Black garlic is raw garlic that people have fermented under controlled high-temperature, high-humidity conditions for several weeks. In addition to having black cloves, black garlic has a milder flavor and a more delicate, sticky consistency than raw garlic. Black garlic also offers several health benefits that may outweigh those of raw garlic, which hasn’t been aged.
How Much Black Garlic To Eat A Day
While there is no established effective dosage of garlic, some studies on raw garlic use 100 mg crushed raw garlic per kilogram of body weight twice per day. This equals about three to four cloves per day.
How To Add It To Your Diet
While you may be more familiar with raw garlic, black garlic can be a delicious addition to your diet. Its sweet flavor and gelatinous consistency work well with a few dishes.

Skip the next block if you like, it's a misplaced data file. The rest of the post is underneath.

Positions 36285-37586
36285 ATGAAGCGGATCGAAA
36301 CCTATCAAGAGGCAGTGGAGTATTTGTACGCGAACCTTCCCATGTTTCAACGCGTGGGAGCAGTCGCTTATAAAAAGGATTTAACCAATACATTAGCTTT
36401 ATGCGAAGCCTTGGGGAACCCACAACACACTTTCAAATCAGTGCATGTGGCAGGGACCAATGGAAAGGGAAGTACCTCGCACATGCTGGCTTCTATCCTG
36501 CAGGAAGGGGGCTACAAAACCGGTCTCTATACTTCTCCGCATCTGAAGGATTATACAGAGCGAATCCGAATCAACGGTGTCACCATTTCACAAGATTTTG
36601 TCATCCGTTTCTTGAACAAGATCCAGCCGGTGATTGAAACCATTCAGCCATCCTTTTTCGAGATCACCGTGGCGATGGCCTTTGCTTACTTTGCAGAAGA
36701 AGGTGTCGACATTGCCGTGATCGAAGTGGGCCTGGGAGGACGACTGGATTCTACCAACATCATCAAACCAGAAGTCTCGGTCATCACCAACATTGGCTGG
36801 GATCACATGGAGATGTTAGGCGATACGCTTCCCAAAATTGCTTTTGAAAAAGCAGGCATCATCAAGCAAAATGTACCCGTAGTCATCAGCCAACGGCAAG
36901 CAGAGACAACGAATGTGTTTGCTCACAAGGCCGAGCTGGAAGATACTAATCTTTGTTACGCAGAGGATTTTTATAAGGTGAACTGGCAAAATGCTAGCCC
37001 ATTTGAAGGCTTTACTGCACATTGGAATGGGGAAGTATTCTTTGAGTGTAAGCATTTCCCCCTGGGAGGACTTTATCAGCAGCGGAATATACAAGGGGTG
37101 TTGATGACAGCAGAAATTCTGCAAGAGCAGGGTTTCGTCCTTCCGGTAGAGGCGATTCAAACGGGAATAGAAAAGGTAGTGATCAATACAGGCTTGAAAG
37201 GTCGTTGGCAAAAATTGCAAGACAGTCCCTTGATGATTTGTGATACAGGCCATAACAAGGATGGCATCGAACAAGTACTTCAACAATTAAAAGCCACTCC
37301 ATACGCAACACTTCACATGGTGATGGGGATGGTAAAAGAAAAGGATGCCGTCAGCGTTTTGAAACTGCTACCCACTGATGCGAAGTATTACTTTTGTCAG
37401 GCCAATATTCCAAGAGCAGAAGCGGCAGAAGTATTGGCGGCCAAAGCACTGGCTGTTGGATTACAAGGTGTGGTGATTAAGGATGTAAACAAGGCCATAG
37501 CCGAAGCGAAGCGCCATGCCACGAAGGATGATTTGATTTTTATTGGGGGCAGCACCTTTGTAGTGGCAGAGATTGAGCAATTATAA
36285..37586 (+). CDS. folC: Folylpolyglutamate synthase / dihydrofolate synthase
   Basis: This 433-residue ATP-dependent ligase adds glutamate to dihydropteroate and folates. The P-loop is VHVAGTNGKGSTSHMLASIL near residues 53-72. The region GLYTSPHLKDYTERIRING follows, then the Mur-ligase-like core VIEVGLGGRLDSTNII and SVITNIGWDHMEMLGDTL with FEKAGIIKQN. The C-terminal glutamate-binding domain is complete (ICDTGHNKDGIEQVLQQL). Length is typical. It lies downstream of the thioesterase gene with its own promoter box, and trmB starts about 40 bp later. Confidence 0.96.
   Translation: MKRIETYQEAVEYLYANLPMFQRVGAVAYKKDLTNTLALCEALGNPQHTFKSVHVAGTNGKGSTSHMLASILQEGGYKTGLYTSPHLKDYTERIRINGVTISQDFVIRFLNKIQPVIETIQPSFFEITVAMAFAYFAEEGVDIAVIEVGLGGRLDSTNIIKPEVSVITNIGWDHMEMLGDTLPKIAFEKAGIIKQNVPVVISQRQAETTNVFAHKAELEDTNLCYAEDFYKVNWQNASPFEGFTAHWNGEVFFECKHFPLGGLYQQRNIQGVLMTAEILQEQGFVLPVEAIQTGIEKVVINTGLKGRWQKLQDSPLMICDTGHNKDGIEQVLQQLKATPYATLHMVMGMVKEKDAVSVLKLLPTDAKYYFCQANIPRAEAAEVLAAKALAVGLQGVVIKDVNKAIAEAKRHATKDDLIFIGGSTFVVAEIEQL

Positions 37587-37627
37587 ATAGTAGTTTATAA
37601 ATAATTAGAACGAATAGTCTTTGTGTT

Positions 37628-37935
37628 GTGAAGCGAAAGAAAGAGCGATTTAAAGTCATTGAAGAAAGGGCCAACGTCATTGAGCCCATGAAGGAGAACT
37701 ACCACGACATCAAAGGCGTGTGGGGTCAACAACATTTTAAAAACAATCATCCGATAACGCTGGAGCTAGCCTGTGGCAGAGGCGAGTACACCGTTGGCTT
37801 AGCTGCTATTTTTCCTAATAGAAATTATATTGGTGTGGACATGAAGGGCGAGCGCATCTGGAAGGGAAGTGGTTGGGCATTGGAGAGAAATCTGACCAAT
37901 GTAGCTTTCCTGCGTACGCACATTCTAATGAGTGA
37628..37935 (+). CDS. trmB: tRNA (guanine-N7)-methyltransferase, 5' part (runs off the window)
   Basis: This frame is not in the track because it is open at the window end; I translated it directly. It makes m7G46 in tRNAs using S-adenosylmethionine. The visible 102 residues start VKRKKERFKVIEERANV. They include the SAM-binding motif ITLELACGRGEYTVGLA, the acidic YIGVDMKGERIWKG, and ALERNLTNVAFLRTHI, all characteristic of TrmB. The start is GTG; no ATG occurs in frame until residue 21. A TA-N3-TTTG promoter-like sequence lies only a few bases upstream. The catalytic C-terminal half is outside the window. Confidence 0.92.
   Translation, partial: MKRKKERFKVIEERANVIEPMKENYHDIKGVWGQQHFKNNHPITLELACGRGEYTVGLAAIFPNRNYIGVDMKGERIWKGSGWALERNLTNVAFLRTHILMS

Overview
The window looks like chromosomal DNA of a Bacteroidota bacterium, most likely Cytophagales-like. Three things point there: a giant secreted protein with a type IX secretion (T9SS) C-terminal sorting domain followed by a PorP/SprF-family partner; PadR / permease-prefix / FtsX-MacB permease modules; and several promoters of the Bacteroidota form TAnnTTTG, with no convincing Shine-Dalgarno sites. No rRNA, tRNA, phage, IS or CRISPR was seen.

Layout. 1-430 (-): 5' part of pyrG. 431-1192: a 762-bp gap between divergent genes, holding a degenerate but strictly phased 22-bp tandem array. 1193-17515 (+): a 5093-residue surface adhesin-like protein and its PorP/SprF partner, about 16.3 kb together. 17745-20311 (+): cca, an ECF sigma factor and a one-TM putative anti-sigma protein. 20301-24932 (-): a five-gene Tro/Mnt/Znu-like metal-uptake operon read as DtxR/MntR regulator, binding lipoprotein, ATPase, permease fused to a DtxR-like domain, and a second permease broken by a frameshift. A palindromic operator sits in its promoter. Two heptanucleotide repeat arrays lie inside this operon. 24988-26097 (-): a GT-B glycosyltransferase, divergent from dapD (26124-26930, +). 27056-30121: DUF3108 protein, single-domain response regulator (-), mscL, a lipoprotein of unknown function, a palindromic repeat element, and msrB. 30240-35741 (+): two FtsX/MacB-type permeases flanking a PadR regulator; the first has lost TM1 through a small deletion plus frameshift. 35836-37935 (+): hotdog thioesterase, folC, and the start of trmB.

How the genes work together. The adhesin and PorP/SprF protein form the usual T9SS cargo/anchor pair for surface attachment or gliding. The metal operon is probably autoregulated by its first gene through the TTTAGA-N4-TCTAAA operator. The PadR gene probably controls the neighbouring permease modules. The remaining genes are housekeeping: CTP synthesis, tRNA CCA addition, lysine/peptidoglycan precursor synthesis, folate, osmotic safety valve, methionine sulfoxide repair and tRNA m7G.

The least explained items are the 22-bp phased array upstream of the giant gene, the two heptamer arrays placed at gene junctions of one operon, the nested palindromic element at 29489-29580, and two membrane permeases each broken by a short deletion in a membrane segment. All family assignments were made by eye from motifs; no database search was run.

Here are some of the ways you can use black garlic:
- Add it with soy sauce to make a flavorful stir fry.
- Use it to season soups.
- Mash it into cheese dip or cream cheese.
- Blend it with mayo or hummus.
- Thinly slice cloves and add them to salads or pasta dishes.
- Use them as a topper for pizza.
- Blend them with olive oil to make a simple salad dressing.
You may also find that you enjoy eating black garlic on its own since it’s milder than raw garlic.
Side Effects of Black Garlic
Both white and black garlic are thought to be healthy ingredients in meals. However, certain negative effects have been recorded in a few cases.
According to an analysis, a woman acquired pneumonia because of a delayed-onset allergic response to black garlic.
Blood thinning properties
- Using black garlic in large amounts may cause an anticoagulant effect, which could be problematic for certain people who already have blood clotting issues or use anticoagulant drugs.
- It can cause excessive bleeding following surgery.
Interactions with other medications
Black garlic may enhance or interact with other medications, such as blood thinners and blood pressure and human immunodeficiency virus infection medications.
Other negative effects
Excess garlic consumption can cause foul breath, skin odor, and stomach pain.